John Gardner was one of the founding members of BlueRun Ventures, which spun out of Nokia a decade ago after scoring a huge win as PayPal's first investor. But, proving you can go home again, he returned to Nokia a few years later to head the Finnish giant's growth-stage venture investing.

In this week's Elevator Pitch, Gardner talks about his change of heart and about what's ahead for his operation, which isn't affected by Microsoft's pending acquisition of Nokia's mobile-phone business.

Q How'd you get into this racket?

A I first came across working with startups when doing business development for Nokia in the late '90s. It was absorbing -- working with visionary entrepreneurs, seeing what they accomplish over the years and getting the chance to influence them in a way that greatly enhanced their chances of success. I got really inspired and decided it's what I wanted to do full time, so I got into venture capital.

Q What kinds of pitches are you looking for now?

A As a group, we invest in mobile technologies, and that is really our core expertise. Under the mobile umbrella, I've been scouting pitches in applied data, analytics and advertising for the last five years. I am always on the lookout for entrepreneurs who think they can solve a unique problem in that complex space. It's an attractive field, because advertising is the primary monetization engine on the Internet for content, and mobile is key to that.


Advertisement

Right now, the convergence of online and offline at retail is also very interesting, and we have just done a few recent investments in entrepreneurs who are actively enabling that. As a group, we also focus on mobile technologies in local marketplaces, embedded systems, connected car, mobile consumer (mostly gaming and wearables) and mobile enterprise.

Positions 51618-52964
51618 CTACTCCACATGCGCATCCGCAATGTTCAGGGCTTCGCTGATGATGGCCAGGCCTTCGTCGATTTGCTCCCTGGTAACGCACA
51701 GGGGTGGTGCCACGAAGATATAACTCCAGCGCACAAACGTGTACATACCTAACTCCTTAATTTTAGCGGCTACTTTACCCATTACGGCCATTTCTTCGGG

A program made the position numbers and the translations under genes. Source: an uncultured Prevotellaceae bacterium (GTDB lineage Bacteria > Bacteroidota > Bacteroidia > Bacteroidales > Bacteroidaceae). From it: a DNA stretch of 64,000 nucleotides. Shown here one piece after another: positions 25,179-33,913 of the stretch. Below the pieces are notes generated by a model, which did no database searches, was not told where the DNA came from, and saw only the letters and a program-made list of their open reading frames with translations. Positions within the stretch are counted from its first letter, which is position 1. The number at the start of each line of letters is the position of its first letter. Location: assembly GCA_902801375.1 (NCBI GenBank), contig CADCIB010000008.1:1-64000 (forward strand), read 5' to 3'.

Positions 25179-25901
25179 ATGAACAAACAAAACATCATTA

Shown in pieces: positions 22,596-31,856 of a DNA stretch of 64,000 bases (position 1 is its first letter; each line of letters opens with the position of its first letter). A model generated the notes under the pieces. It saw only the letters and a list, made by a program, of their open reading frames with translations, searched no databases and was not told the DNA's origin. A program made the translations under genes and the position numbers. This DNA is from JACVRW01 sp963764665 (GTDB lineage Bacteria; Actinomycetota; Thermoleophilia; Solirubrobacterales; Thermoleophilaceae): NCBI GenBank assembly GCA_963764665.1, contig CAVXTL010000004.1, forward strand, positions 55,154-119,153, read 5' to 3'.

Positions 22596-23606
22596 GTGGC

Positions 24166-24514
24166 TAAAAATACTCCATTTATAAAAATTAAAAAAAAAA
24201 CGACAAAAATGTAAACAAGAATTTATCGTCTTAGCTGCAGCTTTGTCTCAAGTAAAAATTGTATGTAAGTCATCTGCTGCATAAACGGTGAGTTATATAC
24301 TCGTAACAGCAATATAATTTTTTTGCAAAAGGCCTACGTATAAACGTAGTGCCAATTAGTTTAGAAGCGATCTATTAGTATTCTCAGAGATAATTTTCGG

Q What's the biggest mistake entrepreneurs make?

A Not thinking big enough. If you start in a niche, have a big end in mind.

Another common mistake is sacrificing on quality when hiring. It might be a cliché, but it's really all about the team. If you have a strong team, you can do anything.

Q What's the next big thing going to be?

A The convergence between online and offline at retail will be huge. It's something that has already started to evolve, and I believe mobile will play a key role in that development. The technologies that enable that convergence are currently fragmented, and both brands as well as publishers want solutions for cross-channel and cross-device optimization. Technologies that increase visibility, performance, analytics and prediction throughout the whole marketing and retail life cycle.

In a few years, we could be walking down the street and seeing the same information on our mobile, a digital outdoor billboard and our desktop when getting to the office -- and as a brand, be able to track all that. Also, the advances of artificial intelligence in all marketing and consumer services, turning masses of data into better end-user experiences, is big but will get much bigger yet.

Q Talk about the process of leaving Nokia and coming back a few years later.

A I was doing business development for Nokia together with (BlueRun co-founder) John Malloy and a few others; a core group of us spun out to do venturing in mobile in 1998 and founded what is now BlueRun Ventures. That group is (also) still only focusing on mobile, but they do early stage; we do later stage investments.

In 2005, Nokia wanted to back its own VC, and I saw the opportunity to be in the creation mode and build something of my own. This is my startup.

I am a firm believer in the benefits of the hybrid venture model, which consists of an independent VC backed by a sole corporate limited partner. And that conviction is only getting stronger. We have proved over the last five years that with the right execution, it is a very strong model.

Q Describe the difference between early stage investing like you were doing at BlueRun and the growth-stage investing you're doing now.

A Early and late stage investing are two very different ballgames. The companies in later growth stage have different needs in terms of VC support, scaling, execution, sales teams and hiring. I find growth stage interesting, as many of the companies we invest in are just about to embark on the global arena. As active global investors, we are able to help them do that with our local offices and extensive industry networks in China, India, Europe and here in the US.

Both kinds of investing are equally important to Silicon Valley, as they fuel capabilities at different stages.

Contact Peter Delevett at 408-271-3638. Follow him at Twitter.com/mercwiretap.